Fall Transition Fishing
Fall is an awesome time of the year for fishing and generally being in the great outdoors. Whether you are heading for a high mountain stream, boating on a lake, or surf fishing at the beach, fall offers great opportunities to enjoy fishing. Whatever your choice or method one thing is certain, the fish will be hungry. With dropping air and water temperatures, combined with shorter days, the fish will be loading up on food to store up fat for winter. Now is the time for the Department of Fish and Game to begin stocking trout. You can visit their website to find out if they have stocked your favorite lake or stream. So pack up and head out to take full advantage of this.
If you prefer multi-species fishing on lakes, this is an exceptionally ideal time. If the lake has a large population of Largemouth Bass and or Striper, the trout stockings are a major dinner bell for them. Bass love trout as part of their diet and will readily take trout swim baits, when presented. One issue with trout swim baits is that you will need your heavier gear. Typically, a rod with 25lb - 40lb rating, lined with 25 to 30 lb test mono or 80lb braid with a mono leader is the norm for casting these behemoth lures.
You might make over 100 casts without a bite, but when you get a hit; expect a Largemouth Bass upwards of 8 to 20 pounds in some lakes. I have friends who have caught Stripers up to 40 pounds on these large lures. To describe it as exciting is putting it mildly! Please be advised that California Fish and Game regulations state you cannot use live or dead trout as bait for Bass. If trout is your game then there are a myriad of lures and baits in which to entice the fish to you. I myself love to fly-fish, but I also love to use spinning gear and floats for trout. Watching a float being pulled under is as much fun as a trout taking a fly off the surface.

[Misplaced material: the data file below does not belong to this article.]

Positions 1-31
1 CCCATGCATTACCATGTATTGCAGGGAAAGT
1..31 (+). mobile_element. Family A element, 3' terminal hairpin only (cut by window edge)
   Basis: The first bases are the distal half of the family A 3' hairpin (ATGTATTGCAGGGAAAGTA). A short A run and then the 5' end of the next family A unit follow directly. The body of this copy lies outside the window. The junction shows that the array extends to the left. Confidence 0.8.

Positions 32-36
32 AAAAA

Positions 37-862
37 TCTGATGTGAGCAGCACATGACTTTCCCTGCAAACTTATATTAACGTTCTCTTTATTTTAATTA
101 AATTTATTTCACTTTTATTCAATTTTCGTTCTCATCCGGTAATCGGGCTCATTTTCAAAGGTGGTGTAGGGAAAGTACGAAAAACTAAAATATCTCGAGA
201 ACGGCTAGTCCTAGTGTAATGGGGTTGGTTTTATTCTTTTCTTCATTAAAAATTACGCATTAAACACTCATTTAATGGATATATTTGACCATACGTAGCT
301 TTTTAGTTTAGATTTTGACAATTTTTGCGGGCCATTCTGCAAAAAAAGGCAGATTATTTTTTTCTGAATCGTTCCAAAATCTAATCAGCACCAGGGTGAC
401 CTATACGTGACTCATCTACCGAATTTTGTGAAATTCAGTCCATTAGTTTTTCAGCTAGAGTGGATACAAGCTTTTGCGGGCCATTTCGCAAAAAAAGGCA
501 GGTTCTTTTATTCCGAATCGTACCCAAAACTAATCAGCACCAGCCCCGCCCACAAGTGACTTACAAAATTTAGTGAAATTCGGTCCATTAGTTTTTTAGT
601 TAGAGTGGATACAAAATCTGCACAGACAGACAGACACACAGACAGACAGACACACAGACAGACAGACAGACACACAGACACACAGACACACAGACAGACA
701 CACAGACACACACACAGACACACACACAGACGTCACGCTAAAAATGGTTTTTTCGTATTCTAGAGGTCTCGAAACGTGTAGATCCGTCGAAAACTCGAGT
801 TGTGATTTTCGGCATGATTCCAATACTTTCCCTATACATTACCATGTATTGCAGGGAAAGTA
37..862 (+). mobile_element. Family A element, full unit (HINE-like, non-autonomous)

A word of caution: Before you head out, check your line, especially if you have been summer fishing. Monofilament does not do well after a few trips on hot bright sunny days. It breaks down and becomes weak. If you take that line and start fishing it in cold water, it becomes stiff and brittle. This translates to line breakage and lost fish. Make a trip to the sporting goods store and have new line put on.
This is also a good time to do some reel maintenance. Cleaning and re-greasing your reels will ensure better performance. Colder temperatures tend to make reels a little sluggish if the grease has melted away in summer heat. I also check hooks on lures to be sure that they are sharp and in good condition. Replace rusted or damaged hooks, its cheap insurance.
If you like the beach but have never surf fished, I would highly recommend it. Surfperch pull hard and can be within 20 yards from the beach, and you can use your trout equipment. Six-pound mono, a 3/8 oz bullet weight and an 18-inch leader are all you will need. Add a 2" grub for a lure and you are in business. Check the tides for the area you plan on fishing. An hour before high tide is usually best, and fish until they stop biting. Move up or down the beach, perch move with the bait, which includes sand crabs.
If you have any questions concerning places to go, techniques to use or address a specific problem, do not hesitate to call or stop in at Treasures eConsignment in the Old Towne Shopping Center (see our ad below for location and store information).
I would be happy to talk with you. I might even be able to show you ways to improve your fishing. Who knows, you might even find a winter coat or boots to make your next trip more comfortable! As always, be safe and tight lines!